kevin deweese · · Oakland, Ca · Joined Jan 2007 · Points: 420
I've been climbing a few years, sailing a few decades. The differences in how climbers and sailors approach knots are entirely legit, because the contexts are so different.
First, sailors are much more into ropework than climbers. There are a gazillion lines on a boat and you're futzing with them all the time. I'll tie more knots in a day of sailing than in a month of climbing. For sailors, it makes sense to know a lot of knots because you'll use them all often enough to really know them well enough to tie them safely. For climbers, it makes a lot more sense to know a few well. Don't get esoteric, even an EDK is plenty strong enough for a rap.
Which is point #2: it doesn't have to be the strongest knot, just a strong enough knot that you know well and can tie reliably. When I moor my sailboat, the knot has to hold for a week of surging, yanking, and flogging. When I'm rapping off, it only has to hold for a few minutes, a single use. I'll rap off an EDK, but no way in hell would I ever tie one in a springline.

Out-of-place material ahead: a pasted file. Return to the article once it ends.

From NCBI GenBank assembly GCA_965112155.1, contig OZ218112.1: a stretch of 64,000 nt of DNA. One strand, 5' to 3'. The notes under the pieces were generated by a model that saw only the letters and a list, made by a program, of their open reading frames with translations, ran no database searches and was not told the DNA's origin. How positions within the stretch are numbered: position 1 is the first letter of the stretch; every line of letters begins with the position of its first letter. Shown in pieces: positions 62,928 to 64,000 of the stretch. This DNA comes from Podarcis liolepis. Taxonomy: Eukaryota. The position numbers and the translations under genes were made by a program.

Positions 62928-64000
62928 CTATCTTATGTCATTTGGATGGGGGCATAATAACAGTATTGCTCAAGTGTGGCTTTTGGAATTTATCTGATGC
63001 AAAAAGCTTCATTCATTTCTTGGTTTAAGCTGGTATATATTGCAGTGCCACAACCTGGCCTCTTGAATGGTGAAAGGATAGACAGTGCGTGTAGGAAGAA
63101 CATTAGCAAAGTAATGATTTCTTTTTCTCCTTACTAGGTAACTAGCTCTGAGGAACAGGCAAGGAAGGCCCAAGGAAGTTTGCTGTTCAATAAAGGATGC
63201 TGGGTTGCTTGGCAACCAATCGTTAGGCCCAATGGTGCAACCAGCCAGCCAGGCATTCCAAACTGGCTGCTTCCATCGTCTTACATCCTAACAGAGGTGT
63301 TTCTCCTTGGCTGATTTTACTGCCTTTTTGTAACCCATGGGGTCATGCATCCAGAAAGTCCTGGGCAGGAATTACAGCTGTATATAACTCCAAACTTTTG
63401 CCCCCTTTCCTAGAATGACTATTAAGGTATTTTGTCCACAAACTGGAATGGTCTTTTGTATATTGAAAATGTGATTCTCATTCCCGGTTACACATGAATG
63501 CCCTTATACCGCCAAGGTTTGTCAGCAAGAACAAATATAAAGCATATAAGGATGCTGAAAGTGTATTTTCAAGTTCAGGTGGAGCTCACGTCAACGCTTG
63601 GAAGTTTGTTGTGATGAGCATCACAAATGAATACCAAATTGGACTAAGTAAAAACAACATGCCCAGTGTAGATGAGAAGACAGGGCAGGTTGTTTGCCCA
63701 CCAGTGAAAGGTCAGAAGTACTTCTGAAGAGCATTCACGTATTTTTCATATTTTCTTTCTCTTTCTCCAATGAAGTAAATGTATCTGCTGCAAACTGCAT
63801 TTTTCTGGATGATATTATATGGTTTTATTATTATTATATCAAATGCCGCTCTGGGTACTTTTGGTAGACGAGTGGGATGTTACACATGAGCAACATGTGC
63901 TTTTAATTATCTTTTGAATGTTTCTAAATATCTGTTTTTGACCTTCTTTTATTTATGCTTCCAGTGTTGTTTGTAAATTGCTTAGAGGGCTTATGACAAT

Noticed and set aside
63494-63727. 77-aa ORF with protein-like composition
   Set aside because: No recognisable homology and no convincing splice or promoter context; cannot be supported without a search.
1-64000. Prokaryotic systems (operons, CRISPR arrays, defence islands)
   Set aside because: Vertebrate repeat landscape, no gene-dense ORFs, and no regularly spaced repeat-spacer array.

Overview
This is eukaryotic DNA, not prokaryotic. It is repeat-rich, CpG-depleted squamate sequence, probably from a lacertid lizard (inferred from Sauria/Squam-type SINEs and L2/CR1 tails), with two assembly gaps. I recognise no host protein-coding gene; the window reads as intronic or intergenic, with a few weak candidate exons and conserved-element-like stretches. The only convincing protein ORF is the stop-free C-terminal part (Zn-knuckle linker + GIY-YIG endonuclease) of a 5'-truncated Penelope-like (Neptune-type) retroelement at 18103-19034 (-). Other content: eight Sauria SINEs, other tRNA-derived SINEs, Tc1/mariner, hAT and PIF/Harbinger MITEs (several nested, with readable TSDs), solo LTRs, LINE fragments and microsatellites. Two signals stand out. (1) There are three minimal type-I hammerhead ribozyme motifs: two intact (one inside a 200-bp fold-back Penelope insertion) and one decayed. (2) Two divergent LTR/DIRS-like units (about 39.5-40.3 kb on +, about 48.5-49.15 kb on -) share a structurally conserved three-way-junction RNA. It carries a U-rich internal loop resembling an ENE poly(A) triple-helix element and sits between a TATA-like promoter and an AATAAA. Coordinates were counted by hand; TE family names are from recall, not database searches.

Point #3 is related: failure mode. On the water, knots fail; on the rock, people fail. (To tie knots correctly.) It makes sense for sailors to know a lot of knots and choose from a large quiver because the choice of knot matters. On the rock, it makes more sense to know the smallest number of knots that can cover the need and know them very well. It doesn't matter if they're the "best" knot, it only matters that they're good enough and above all, tied correctly.


Holy damn. So much win here.
Ben B · · saint helens, oregon · Joined Jun 2011 · Points: 325

What about the EDK, Dylan?